Occam’s Razor, moreover, only applies to alternative theories that explain the available evidence equally well. The book that she stated she was “laying out” has evidently not made much progress since, so until it is published we can only speculate about what she considers so “extraordinary.” But, had she not been so zealous about protecting LBJ’s tainted legacy for at least a quarter-century, she might have connected a few more of his presidential treacheries into patterns that could possibly explain why Johnson decided to give up on being re-elected. It had much to do with the precarious position that he had placed himself in — after having won the landslide victory in ’64, how he had been swallowed by his own hubris in creating the Viet Nam quagmire — with his record fall in the polls. By early 1968, the Tet Offensive shattered the public’s confidence in his handling of the war, Eugene McCarthy had nearly trounced him in the New Hampshire primary, and then Robert Kennedy entered the race, which caused his chances of being reelected to be very much in jeopardy.

    Johnson knew his ego could never deal with defeat, even in the early primaries, and decided that he ought to quit the race while he still could. But an even greater reason may have existed that should not be summarily discarded. If the provenance of the order to “take out” RFK came not just from the highest echelons of the FBI or CIA but to the person who had control over those agencies, it is conceivable that by March 31, 1968, he had already given Helms and Hoover (et. al.) the order to eliminate any possibility that Bobby Kennedy might one day become president.

    It is clear that Sirhan Sirhan did not shoot the fatal shot (one of four fired from behind); and there is mounting evidence of a high-level conspiracy involving the CIA, the FBI and the LAPD. It follows that clear lines might be traced back to LBJ’s possible instigation of RFK’s assassination. If that could be proven, another possible explanation for Johnson’s decision to quit the race — merely two weeks after Bobby’s entry — would become that “Occam’s Razor” that she cites: by taking himself out of the race he could ensure that almost no one would seriously regard him as the culprit.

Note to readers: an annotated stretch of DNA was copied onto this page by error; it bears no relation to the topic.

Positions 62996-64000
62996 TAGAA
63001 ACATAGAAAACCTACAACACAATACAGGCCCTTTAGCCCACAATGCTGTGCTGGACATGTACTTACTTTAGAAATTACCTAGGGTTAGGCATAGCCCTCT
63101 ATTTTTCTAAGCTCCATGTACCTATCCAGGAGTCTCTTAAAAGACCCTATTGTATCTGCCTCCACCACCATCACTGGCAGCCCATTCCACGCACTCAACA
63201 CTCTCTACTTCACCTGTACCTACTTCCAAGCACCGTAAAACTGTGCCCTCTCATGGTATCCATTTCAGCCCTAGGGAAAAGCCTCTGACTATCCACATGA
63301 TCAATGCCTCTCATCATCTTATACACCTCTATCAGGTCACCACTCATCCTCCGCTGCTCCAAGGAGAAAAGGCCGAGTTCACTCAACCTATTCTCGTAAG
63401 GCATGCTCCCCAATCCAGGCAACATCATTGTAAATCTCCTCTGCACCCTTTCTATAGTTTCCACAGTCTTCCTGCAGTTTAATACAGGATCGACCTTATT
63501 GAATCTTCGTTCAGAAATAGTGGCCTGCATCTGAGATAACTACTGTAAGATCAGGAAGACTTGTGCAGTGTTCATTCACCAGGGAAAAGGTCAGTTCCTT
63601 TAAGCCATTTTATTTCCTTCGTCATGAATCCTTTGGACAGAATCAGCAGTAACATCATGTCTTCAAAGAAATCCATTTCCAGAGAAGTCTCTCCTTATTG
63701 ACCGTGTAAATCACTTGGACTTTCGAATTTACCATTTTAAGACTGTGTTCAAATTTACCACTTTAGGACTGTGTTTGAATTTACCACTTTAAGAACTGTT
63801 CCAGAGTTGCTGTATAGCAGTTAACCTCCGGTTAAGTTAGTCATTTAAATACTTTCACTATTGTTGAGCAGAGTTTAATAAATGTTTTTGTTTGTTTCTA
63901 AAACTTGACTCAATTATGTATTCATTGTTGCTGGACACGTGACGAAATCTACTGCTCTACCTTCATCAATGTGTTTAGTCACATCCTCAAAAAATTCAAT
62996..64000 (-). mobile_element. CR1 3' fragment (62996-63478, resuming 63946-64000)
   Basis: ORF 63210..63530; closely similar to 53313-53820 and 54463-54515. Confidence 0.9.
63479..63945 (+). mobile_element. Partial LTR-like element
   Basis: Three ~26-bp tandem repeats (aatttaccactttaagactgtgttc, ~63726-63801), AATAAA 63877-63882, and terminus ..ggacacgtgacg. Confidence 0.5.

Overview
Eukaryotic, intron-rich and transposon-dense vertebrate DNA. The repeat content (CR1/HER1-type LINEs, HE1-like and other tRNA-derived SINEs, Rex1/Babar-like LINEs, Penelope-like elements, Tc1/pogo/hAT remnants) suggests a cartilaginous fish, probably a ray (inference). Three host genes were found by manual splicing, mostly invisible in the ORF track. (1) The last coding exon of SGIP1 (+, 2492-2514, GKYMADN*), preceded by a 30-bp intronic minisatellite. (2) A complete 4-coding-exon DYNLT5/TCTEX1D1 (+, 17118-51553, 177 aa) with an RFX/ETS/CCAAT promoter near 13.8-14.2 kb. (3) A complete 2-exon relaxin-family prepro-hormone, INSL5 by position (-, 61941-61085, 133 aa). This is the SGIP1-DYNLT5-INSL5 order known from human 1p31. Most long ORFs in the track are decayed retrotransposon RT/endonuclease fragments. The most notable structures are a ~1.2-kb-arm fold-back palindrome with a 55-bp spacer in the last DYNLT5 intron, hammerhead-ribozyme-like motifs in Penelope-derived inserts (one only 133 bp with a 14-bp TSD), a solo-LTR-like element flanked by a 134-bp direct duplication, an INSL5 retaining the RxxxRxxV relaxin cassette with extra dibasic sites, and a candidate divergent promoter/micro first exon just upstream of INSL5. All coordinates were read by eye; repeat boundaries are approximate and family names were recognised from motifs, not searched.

There have been many other researchers who have also probably been disappointed that Mr. Talbot even mentioned E. Howard Hunt’s “confessions” — which left open the question of LBJ’s involvement in JFK’s assassination — instead of making a stronger case of Allen Dulles’ key role in the 1963 coup de etat. Perhaps his work will help to put the onus where it should more properly be placed — at LBJ’s door.

    My book, LBJ: From Mastermind to The Colossus explains in greater depth the reasons the “driving force” behind the assassination could not have been Allen Dulles, where that role could only have been fulfilled by Lyndon Johnson.
    ____________________________________